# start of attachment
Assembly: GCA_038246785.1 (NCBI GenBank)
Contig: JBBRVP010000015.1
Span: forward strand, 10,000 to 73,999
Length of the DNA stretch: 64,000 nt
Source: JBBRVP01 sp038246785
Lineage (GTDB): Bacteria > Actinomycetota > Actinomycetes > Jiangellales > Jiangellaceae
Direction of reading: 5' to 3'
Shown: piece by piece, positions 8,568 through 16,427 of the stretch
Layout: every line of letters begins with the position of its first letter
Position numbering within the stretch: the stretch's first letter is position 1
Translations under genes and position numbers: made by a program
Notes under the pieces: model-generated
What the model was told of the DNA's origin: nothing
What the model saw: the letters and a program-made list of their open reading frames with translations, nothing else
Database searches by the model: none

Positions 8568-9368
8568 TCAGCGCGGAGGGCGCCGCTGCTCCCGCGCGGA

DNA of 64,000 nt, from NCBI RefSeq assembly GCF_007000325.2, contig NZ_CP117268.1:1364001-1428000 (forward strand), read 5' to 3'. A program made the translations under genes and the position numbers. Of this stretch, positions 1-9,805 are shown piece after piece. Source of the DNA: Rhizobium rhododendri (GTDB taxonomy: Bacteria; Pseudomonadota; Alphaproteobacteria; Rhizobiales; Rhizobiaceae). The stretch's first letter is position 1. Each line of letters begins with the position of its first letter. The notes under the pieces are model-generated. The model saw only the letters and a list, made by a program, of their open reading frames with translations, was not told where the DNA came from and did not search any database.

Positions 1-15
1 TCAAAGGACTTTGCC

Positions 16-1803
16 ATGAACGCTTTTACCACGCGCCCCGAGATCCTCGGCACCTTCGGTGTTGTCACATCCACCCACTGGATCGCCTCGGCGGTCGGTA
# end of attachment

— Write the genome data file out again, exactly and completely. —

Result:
Assembly: GCA_038246785.1 (NCBI GenBank)
Contig: JBBRVP010000015.1
Span: forward strand, 10,000 to 73,999
Length of the DNA stretch: 64,000 nt
Source: JBBRVP01 sp038246785
Lineage (GTDB): Bacteria > Actinomycetota > Actinomycetes > Jiangellales > Jiangellaceae
Direction of reading: 5' to 3'
Shown: piece by piece, positions 8,568 through 16,427 of the stretch
Layout: every line of letters begins with the position of its first letter
Position numbering within the stretch: the stretch's first letter is position 1
Translations under genes and position numbers: made by a program
Notes under the pieces: model-generated
What the model was told of the DNA's origin: nothing
What the model saw: the letters and a program-made list of their open reading frames with translations, nothing else
Database searches by the model: none

Positions 8568-9368
8568 TCAGCGCGGAGGGCGCCGCTGCTCCCGCGCGGA

DNA of 64,000 nt, from NCBI RefSeq assembly GCF_007000325.2, contig NZ_CP117268.1:1364001-1428000 (forward strand), read 5' to 3'. A program made the translations under genes and the position numbers. Of this stretch, positions 1-9,805 are shown piece after piece. Source of the DNA: Rhizobium rhododendri (GTDB taxonomy: Bacteria; Pseudomonadota; Alphaproteobacteria; Rhizobiales; Rhizobiaceae). The stretch's first letter is position 1. Each line of letters begins with the position of its first letter. The notes under the pieces are model-generated. The model saw only the letters and a list, made by a program, of their open reading frames with translations, was not told where the DNA came from and did not search any database.

Positions 1-15
1 TCAAAGGACTTTGCC

Positions 16-1803
16 ATGAACGCTTTTACCACGCGCCCCGAGATCCTCGGCACCTTCGGTGTTGTCACATCCACCCACTGGATCGCCTCGGCGGTCGGTA